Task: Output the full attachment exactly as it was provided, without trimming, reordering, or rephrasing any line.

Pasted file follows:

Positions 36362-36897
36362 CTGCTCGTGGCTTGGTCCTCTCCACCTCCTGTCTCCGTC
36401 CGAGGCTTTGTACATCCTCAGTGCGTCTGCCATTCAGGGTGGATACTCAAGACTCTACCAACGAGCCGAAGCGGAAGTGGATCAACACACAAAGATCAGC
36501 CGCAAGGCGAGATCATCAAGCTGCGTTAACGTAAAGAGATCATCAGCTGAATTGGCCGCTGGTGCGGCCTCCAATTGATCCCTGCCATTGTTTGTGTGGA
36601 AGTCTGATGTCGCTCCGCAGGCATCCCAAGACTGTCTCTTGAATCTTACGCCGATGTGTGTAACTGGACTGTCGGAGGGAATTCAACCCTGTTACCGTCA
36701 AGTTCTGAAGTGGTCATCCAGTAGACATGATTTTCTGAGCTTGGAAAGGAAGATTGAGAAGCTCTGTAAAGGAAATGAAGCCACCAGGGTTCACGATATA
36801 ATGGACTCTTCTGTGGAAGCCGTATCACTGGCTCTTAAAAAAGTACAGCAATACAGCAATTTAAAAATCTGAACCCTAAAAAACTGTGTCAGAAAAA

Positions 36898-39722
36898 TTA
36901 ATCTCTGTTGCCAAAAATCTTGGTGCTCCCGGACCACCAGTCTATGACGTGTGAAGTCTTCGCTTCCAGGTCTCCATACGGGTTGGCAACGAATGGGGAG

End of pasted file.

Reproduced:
Positions 36362-36897
36362 CTGCTCGTGGCTTGGTCCTCTCCACCTCCTGTCTCCGTC
36401 CGAGGCTTTGTACATCCTCAGTGCGTCTGCCATTCAGGGTGGATACTCAAGACTCTACCAACGAGCCGAAGCGGAAGTGGATCAACACACAAAGATCAGC
36501 CGCAAGGCGAGATCATCAAGCTGCGTTAACGTAAAGAGATCATCAGCTGAATTGGCCGCTGGTGCGGCCTCCAATTGATCCCTGCCATTGTTTGTGTGGA
36601 AGTCTGATGTCGCTCCGCAGGCATCCCAAGACTGTCTCTTGAATCTTACGCCGATGTGTGTAACTGGACTGTCGGAGGGAATTCAACCCTGTTACCGTCA
36701 AGTTCTGAAGTGGTCATCCAGTAGACATGATTTTCTGAGCTTGGAAAGGAAGATTGAGAAGCTCTGTAAAGGAAATGAAGCCACCAGGGTTCACGATATA
36801 ATGGACTCTTCTGTGGAAGCCGTATCACTGGCTCTTAAAAAAGTACAGCAATACAGCAATTTAAAAATCTGAACCCTAAAAAACTGTGTCAGAAAAA

Positions 36898-39722
36898 TTA
36901 ATCTCTGTTGCCAAAAATCTTGGTGCTCCCGGACCACCAGTCTATGACGTGTGAAGTCTTCGCTTCCAGGTCTCCATACGGGTTGGCAACGAATGGGGAG